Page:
Growing up in Chicago in the 1960s, we knew our mail carrier by name. As properly raised children, we called him “Mr. Ed.” During our summer vacation from school, he often let my sister and me push the mail cart down the street for him. And when we went on vacation, Ed gave our mail to John, who was my grandparent’s mail carrier, and held it for us until we returned home. Fast-forward 15 or so years and I was working in my first “real” job, managing a direct-mail program for a nonprofit
In today’s competitive marketplace, companies rely on promotions that often include submission of user-generated content.
If you want to know what someone really thinks of something, sometimes the best way to find out is simply to ask them. In marketing circles, this usually translates to surveying our customers or prospects to determine what’s going on in the real world. We use marketing surveys for a number of reasons, from identifying overall customer satisfaction scores, to deciding how to position new products, to conducting new research to support thought leadership content, as is the case with HubSpot's new "2013 Inbound Marketing Survey," which we launched last Friday. But crafting an effective marketing survey is a little
Come on, admit it ... you check your Facebook account at work at least once a day. Well if you're a direct marketer, I say, "Keep up the good work." Increasingly marketing, and direct marketing in particular, is being conducted through social media. It is an extremely low cost medium, a stellar lead generation device and a no-brainer research tool. What's more, the viral buzz is practically free. Sweepstakes and contests are an important part of some brands' social strategies.
… In another first for this edition, DMA compares direct mail response rates over time. The time series reveals that direct mail response rates have dropped nearly 25 percent over the past nine years. Even so, mail campaigns draw a better overall response than digital channels. For instance, response rates for direct mail to an existing customer average 3.40 percent, compared with 0.12 percent for email, which is roughly a 30-fold difference. Costs are also higher, which translates to roughly equivalent costs-per-sale/lead for direct mail, email and paid search.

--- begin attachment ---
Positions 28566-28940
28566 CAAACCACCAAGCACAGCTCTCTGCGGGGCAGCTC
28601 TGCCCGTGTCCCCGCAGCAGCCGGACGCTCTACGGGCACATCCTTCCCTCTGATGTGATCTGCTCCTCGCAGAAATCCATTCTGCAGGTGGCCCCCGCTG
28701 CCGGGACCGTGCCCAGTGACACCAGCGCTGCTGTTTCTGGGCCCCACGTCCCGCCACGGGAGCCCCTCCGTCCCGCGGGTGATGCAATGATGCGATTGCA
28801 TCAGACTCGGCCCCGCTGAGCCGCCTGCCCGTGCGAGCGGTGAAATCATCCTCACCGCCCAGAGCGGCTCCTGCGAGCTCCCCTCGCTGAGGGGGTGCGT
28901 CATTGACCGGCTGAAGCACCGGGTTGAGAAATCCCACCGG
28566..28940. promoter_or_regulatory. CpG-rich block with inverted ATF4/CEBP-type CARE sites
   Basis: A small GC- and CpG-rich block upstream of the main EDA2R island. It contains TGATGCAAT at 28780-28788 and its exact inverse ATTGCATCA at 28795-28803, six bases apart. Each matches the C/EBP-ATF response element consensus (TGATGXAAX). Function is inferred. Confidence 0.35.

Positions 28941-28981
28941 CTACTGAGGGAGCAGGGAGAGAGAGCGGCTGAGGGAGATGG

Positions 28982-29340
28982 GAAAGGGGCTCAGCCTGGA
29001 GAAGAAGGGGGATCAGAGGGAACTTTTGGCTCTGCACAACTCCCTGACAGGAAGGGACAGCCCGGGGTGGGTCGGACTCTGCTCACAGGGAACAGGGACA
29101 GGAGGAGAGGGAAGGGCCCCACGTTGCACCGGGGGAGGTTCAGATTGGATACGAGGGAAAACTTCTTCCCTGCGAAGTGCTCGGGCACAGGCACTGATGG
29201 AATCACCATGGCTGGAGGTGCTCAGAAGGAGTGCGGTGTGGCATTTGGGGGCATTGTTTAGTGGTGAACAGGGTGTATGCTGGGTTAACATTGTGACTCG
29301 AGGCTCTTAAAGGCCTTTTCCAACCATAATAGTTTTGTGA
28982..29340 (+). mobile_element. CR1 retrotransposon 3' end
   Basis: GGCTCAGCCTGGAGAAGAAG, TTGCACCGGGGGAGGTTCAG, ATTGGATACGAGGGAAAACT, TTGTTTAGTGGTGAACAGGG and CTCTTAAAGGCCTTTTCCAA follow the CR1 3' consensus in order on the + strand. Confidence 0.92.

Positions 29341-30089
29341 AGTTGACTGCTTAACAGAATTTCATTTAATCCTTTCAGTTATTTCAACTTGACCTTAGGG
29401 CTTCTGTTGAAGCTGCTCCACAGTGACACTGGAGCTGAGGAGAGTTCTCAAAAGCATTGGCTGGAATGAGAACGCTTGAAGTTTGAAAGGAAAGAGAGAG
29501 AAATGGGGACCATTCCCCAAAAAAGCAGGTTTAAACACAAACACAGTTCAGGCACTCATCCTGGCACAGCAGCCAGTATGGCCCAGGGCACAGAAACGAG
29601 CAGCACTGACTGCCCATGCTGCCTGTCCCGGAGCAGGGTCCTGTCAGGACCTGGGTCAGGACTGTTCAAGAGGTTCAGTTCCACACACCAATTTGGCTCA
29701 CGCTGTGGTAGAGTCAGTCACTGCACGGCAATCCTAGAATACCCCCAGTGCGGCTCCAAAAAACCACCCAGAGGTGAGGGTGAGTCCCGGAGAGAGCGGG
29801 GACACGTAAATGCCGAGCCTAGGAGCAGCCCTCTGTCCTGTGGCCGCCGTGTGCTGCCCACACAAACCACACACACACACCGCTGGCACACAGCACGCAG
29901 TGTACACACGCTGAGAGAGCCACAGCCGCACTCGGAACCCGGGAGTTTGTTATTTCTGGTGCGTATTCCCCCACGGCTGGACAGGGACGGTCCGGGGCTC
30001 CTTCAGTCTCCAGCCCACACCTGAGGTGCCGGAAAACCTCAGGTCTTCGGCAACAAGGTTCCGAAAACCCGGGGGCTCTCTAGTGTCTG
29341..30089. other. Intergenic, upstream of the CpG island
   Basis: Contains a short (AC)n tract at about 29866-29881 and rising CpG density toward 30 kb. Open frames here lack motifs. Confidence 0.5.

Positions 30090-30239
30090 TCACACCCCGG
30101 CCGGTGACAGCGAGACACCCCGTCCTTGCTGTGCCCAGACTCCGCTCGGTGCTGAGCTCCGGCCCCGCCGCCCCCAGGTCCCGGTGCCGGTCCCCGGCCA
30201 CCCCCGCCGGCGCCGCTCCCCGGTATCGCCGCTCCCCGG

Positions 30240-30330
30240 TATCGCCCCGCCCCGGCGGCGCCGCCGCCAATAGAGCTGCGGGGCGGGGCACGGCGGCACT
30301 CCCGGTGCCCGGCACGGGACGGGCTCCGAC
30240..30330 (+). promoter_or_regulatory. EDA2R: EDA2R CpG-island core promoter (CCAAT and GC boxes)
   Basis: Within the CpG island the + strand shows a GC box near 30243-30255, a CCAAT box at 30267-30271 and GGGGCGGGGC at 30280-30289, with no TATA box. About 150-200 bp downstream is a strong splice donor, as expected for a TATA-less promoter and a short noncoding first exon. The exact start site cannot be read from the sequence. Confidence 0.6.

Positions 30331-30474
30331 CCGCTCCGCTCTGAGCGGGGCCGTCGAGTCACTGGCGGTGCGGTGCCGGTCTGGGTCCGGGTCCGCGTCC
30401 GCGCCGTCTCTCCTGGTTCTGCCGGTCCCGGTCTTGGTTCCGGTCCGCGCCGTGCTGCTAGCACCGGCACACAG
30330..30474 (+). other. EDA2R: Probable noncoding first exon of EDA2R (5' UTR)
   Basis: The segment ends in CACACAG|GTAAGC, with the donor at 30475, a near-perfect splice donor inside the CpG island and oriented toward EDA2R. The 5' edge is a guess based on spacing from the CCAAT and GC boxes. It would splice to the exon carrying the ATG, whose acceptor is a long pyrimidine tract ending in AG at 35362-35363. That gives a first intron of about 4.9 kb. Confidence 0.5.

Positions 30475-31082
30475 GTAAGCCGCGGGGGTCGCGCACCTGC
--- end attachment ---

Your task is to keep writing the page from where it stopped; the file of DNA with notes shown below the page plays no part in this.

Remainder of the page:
In this article we are going to take a closer look at an all-too common problem: what you can do to close an existing customer when your competition keeps lowering their price. All sales reps face competition. And nothing is more frustrating than having your competition offer to sell to your existing client base at dramatically reduced prices.
To the casual observer, Publishers Clearing House (PCH) appears to have luck on its side. The nearly 60-year-old company that got its start selling magazine subscriptions has weathered stringent sweepstakes legislation and the accompanying publicity stirred up by Congress; the shrinking of its original customer base; and the not insignificant challenge of duplicating its offline dominance in the online sphere.
If you rely on direct mail to bring in business, you've probably had a bumpy ride the last couple of years. Just as customers are more prone to avoid risk in these uncertain times, you should try to avoid unnecessary risk in your marketing efforts. This is the perfect time to remind yourself of a few basic principles that drive direct mail marketing.
Chances are, if you're doing direct marketing, you already have a good offer. But it may not be working as well as it used to, or you simply may want to try something new.
Ballantine Corporation announced this week that they have added a new client service to its roster - imprinted promotional products.